From ‘Zizek’s Jokes’

A peasant and his wife were walking along a dusty country road;  a Mongol warrior on a horse stopped at their side and told the peasant he would now proceed to rape his wife; he then added: ‘But since there is a lot of dust on the ground, you must hold my testicles while I rape your wife, so that they will not get dirty!’ Once the Mongol had done the deed and ridden away, the peasant started laughing and jumping with joy. His surprised wife asked: ‘How can you be jumping with joy when I was just brutally raped in your presence?’ The farmer answered: ‘But I got him! His balls are covered with dust!’

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Two Men Contemplating The Moon

“Use the word obdurate in a sentence.”
“I can’t.”
“Why not?”
“I don’t know what obdurate means.”
“Oh. Okay.”
“Do you?”
“No.”
“So how would you know if I even used it the right way?”
“I wouldn’t.”
“So I could have used it in a sentence then.”
“You could have.”
“Where did you hear that word.”
“Yesterday I heard it used three different times by three different people.”
“In what context?”
“I don’t remember.”
“What did the people look like?”
“One of them was an old man. He was wearing a black overcoat and a scarf.”
“It was really hot yesterday.”
“Then another man said it. He was walking down the street and he said it into his phone.”
“That’s a little bit of context.”
“Not really.”
“You’re right.”
“And then a woman said it while I was standing in line at the market. She said it to her kid.”
“Well now that’s all the context you need right there. Was she angry when she said it?”
“No.”
“Was she pointing at the kid? Did she say something like, Stop being obdurate, and then she wagged her finger in the kid’s face?”
“No. She was flipping through a magazine and she showed a picture of a woman in a blue dress and then she said something-something obdurate.”
“Huh. Well, let’s look it up. Where’s your phone?”
“I didn’t bring mine.”
“I didn’t bring mine either.”
“You said we should come here and look at the moon without any distractions.”
“That is what I said.”
“It is a very nice moon.”
“Crescent moons kind of freak me out.”
“Whenever I look at a crescent moon I always picture a woman using it as a chair, with her legs dangling off, like a woman in a naughty sailor’s outfit, and she’s winking at me.”
“I think that’s a logo for a record company.”
“Which one?”
“I forget.”
“I know which one that is. That’s the one, with the guy, and the coke sting.”
“He got set up.”
“Yeah, yeah, and then he died.”
“No, I thought he went to prison.”
“Maybe.”
“He had an Egyptian sounding name.”
“I thought he was Italian.”
“No, no, wait, he was Jewish.”
“With an Italian last name.”
“Maybe he was half Jewish.”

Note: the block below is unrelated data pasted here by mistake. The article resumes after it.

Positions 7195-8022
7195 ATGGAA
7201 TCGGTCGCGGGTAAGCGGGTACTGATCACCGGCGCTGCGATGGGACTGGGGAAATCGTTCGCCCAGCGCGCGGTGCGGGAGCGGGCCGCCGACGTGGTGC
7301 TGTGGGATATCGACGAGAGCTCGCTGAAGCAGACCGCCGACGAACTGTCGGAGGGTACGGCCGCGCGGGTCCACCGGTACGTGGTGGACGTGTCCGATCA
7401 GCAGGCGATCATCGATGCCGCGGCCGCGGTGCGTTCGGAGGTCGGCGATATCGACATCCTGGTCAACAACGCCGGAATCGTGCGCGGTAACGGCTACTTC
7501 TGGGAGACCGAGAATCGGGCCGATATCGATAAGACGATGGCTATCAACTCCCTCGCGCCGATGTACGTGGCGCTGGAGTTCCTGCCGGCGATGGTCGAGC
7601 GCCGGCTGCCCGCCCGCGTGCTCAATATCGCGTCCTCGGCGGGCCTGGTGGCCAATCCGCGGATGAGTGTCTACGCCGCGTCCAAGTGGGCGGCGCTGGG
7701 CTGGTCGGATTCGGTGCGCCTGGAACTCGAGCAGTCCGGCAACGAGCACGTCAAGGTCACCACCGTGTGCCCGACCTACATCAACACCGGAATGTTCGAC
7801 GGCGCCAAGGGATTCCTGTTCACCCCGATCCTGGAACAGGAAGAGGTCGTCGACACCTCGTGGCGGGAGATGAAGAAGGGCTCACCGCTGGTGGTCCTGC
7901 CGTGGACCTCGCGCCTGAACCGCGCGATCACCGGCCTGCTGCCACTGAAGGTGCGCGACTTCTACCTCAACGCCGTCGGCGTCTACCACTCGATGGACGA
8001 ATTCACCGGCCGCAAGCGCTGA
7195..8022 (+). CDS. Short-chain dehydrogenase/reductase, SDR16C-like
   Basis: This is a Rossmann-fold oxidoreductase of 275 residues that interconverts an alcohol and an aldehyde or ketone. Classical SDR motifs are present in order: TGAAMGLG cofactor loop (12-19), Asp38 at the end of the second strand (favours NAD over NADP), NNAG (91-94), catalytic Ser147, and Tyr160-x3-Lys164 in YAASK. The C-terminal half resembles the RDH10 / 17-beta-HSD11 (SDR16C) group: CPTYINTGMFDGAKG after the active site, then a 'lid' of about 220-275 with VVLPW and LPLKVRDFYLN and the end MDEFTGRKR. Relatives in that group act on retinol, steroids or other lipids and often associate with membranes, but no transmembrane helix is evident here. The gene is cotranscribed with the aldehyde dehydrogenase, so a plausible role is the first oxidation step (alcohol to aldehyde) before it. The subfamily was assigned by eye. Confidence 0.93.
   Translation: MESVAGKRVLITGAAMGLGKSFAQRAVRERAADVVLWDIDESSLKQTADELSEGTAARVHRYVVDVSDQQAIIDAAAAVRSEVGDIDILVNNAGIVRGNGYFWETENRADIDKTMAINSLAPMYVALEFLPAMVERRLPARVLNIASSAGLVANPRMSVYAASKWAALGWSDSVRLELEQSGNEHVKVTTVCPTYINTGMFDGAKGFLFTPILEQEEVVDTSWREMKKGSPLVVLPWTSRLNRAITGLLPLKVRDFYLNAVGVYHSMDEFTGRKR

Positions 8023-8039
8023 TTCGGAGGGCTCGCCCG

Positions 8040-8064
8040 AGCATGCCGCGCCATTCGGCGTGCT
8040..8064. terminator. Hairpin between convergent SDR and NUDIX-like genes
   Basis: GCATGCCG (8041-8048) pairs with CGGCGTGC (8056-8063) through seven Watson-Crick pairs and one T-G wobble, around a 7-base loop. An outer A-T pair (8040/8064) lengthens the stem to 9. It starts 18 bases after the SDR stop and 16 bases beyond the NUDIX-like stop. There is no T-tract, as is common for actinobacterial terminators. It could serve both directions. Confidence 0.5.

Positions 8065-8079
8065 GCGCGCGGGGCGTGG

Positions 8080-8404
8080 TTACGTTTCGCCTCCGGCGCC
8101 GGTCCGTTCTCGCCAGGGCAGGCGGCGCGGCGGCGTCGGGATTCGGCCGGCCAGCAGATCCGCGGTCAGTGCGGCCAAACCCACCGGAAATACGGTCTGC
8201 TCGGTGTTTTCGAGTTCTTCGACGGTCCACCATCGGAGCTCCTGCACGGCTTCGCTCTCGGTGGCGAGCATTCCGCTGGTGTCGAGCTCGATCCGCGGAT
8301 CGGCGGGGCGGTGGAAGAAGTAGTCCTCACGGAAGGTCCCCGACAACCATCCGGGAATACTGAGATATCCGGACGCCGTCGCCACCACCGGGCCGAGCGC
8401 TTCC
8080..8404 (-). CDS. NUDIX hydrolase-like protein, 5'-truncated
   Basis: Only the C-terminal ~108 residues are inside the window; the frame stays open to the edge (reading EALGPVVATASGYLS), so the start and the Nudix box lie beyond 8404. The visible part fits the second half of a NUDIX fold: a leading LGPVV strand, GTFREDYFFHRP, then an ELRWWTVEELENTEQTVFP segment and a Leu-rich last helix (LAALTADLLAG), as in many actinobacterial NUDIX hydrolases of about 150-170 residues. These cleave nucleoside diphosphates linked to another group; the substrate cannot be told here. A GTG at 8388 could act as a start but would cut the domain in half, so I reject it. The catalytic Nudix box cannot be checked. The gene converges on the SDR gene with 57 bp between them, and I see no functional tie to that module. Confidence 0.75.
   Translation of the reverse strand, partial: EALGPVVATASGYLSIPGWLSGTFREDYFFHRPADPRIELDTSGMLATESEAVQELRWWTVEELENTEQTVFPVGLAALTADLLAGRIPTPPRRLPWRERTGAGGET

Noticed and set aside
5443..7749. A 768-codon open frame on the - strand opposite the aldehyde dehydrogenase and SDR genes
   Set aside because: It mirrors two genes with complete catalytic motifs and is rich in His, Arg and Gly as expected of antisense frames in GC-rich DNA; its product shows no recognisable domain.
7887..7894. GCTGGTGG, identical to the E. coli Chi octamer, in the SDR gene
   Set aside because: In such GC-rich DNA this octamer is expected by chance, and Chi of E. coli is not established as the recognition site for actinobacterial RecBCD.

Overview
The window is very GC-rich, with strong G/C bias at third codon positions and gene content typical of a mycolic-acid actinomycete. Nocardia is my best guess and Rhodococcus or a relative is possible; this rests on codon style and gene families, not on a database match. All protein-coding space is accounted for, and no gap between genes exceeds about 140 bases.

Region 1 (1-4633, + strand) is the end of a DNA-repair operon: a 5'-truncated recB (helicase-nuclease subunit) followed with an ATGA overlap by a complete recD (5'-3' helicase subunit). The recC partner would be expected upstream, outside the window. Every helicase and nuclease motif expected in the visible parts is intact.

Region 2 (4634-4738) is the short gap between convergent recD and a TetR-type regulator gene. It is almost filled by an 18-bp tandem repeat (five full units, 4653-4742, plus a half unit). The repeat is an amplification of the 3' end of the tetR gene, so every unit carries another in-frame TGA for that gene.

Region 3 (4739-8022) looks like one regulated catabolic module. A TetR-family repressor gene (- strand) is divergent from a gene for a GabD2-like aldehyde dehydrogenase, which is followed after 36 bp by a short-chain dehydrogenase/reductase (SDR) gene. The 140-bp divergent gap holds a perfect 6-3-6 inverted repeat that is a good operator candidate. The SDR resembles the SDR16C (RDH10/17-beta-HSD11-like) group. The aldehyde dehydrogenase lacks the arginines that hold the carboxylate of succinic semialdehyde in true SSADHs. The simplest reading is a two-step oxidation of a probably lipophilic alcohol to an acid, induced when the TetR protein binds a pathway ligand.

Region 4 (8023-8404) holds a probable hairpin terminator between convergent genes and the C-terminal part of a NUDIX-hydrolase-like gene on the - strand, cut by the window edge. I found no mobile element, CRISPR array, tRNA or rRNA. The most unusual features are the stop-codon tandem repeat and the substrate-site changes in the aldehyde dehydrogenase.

“Was his mother Jewish?”
“I have no idea.”
“I can’t remember his name but I can remember that it sounded Italian and that he was Jewish.”
“What does that mean?”
“It means I’m done looking at the moon.”

A Citizen In Possession Of Extraordinary Capabilities

After years of responding to me with barely concealed disgust and something just short of withering contempt, it appears my brother is now able to answer my questions with a modicum of humility and graciousness. My brother, who invented a new type of solar cell technology, knows I’m going to ask him what he thinks are stupid and pointless questions, and I know that he doesn’t want to answer these stupid and pointless questions, but I ask them anyway, because to me they are not stupid and pointless questions, they are just questions. I see my brother maybe three times a year at family functions he feels he has to attend out of respect for our father and the memory of our late mother, and since I am not versed in nanotechnology for device physics, there is not much for me to discuss with him. Therefore I’m resigned to asking him questions like, How are you (to which my brother’s typical response has always been, “The same as the last time you asked me that question”) and, What have you been up to lately (to which my brother’s typical response has always been, “The same as the last time you asked me that question”). I saw my brother a few weeks ago and for the first time he actually made light of my stupid and pointless questions, but he was not rude about it, which, to me at least, was a breath of fresh air. For instance, several months ago my brother finally got married, and recently he became a father for the first time. I too have a child of my own, so when I saw him at Thanksgiving I asked him how it felt to be a father, a stupid and pointless question, no doubt, but one to which he responded with, “I’m sure it feels the same way to me as it does to you.” Then my brother smiled, slapped me on the back, and walked away. I know I should be excited about this turn of events, and I am, but I also know that the brightening of my brother’s mood has more to do with my father’s ill health. As soon as my father dies my brother will no longer feel obligated to attend family functions, and, as such, will no longer have to speak to me or tolerate my inquiries into his daily activities. After all, my brother is a busy man. His research will have long-lasting implications in the field of mobile communications.